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NURSING FACULTY NEW

COLLEGE OF

Afua Yeboah Ampiaw, M.S.N., R.N., joined the Undergraduate Department in 2013 as an instructor with a specialty focus in adult nursing. Ampiaw holds a bachelor of arts from the University of Ghana and an M.S.N. in Health Systems Administration from Seton Hall University, where she received the Catherine Denning Award and the Experiential Education Student Award. She also holds a post-master’s certificate in nursing education from Rutgers, the State University of New Jersey, and a preceptor certificate from St. Luke’s Roosevelt Hospital Center. Her nursing experience includes six years of clinical experience for the Ministry of Health in Ghana and eight years of experience as a staff nurse at various units at St. Luke’s Roosevelt.

Afua Yeboah Ampiaw

Photos by Milan Stanic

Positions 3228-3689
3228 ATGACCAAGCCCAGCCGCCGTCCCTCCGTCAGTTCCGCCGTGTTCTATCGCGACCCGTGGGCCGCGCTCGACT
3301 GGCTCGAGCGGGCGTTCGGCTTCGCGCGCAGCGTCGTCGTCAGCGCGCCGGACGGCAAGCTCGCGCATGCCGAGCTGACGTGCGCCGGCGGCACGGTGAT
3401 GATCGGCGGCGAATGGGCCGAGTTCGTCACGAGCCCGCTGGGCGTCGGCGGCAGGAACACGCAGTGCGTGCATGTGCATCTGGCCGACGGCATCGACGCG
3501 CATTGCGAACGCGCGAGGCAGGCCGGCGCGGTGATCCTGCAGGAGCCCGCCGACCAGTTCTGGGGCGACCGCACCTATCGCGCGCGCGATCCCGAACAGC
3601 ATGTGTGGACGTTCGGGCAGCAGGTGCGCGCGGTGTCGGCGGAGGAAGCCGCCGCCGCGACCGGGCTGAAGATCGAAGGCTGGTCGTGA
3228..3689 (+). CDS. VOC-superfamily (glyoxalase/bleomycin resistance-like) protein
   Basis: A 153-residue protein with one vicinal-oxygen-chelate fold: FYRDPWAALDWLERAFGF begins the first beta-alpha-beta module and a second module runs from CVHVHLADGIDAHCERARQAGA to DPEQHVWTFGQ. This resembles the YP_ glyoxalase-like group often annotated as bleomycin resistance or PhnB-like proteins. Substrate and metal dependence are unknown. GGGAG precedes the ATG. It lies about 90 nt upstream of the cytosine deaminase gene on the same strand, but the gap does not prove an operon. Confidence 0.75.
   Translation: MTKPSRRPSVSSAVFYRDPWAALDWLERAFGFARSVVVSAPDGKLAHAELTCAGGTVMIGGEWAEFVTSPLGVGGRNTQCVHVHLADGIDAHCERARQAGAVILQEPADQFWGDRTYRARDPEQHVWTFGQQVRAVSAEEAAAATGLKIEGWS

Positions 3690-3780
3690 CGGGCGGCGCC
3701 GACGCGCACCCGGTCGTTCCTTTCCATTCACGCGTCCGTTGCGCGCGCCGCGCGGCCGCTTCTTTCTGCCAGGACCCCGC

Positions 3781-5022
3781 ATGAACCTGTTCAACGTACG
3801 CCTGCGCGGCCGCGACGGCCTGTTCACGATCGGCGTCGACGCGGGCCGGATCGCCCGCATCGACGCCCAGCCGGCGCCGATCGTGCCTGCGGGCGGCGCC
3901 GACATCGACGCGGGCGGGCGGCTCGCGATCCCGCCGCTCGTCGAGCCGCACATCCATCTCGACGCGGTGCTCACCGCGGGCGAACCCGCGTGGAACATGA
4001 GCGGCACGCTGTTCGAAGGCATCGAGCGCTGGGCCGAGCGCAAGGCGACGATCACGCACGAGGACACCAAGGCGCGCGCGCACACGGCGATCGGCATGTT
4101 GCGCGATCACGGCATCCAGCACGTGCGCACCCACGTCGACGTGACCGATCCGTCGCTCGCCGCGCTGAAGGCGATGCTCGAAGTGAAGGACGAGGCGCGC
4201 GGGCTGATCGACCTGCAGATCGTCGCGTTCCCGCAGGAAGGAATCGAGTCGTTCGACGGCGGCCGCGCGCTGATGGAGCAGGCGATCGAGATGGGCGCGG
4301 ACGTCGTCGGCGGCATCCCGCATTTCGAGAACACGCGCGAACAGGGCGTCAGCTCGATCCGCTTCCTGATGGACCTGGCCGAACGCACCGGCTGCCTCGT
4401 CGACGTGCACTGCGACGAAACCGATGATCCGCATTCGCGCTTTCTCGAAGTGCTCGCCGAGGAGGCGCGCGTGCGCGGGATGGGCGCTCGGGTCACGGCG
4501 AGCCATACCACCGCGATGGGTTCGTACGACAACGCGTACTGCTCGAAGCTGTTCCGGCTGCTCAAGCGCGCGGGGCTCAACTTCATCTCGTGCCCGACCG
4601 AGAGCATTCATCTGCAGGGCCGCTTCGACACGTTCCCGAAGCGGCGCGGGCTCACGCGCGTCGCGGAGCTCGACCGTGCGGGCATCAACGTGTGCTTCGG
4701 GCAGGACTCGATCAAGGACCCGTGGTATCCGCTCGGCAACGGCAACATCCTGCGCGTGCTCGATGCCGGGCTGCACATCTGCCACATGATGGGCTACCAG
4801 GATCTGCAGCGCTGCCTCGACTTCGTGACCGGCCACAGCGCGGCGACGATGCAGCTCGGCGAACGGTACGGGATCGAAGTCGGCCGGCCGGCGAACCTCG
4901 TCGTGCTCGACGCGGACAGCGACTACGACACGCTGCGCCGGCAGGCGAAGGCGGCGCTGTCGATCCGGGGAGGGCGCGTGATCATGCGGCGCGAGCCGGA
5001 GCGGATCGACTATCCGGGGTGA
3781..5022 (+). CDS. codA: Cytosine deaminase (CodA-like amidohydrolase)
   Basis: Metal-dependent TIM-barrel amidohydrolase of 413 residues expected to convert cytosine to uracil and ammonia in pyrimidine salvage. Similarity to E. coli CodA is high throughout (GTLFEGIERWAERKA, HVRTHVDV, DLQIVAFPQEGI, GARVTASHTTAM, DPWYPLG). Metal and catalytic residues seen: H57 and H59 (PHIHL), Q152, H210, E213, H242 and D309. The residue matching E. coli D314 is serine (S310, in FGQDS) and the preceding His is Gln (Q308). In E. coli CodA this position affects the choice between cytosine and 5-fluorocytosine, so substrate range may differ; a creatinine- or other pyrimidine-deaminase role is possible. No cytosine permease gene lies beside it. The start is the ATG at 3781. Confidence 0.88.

Minnie Campbell

Luz-Patricia Torres

Alumni in

PRINT

By Bonnie Sturm, Ed.D., R.N., and Marie Foley, Ph.D., R.N.

Minnie Campbell, D.N.Sc., R.N., joined the Undergraduate Department in 2013 as a visiting professor. Campbell recently retired from Kean University, where she served as faculty member, department chairperson and executive director of the nursing program. At the time of her retirement, she held the rank of professor with tenure. Prior to her appointment at Kean, she held faculty positions at Rutgers, the State University of New Jersey, for 13 years. Her specialty area is community health nursing. Her clinical nursing experience includes positions at Bellevue Medical Center, Martland Medical Center, Visiting Nurse Service of New York and the Department of Health in New York City. Campbell holds a B.S. in Nursing from Hunter College, M.Ed. in Nursing Education/Community Health Nursing from Columbia University and a D.N.Sc. from the University of Pennsylvania. Luz-Patricia Torres, M.S.N., R.N., joined the Undergraduate Department in 2013 as an instructor with a focus in maternity nursing. Torres holds a B.S.N. and M.S.N. from the College of St. Elizabeth. Since 2002 she has practiced as a staff nurse in labor and delivery at Trinitas Regional Medical Center. A member of Sigma Theta Tau International and the American Nurses Association, she has one publication in review. Torres is certified as an inpatient labor and delivery nurse and is a neonatal resuscitation program provider.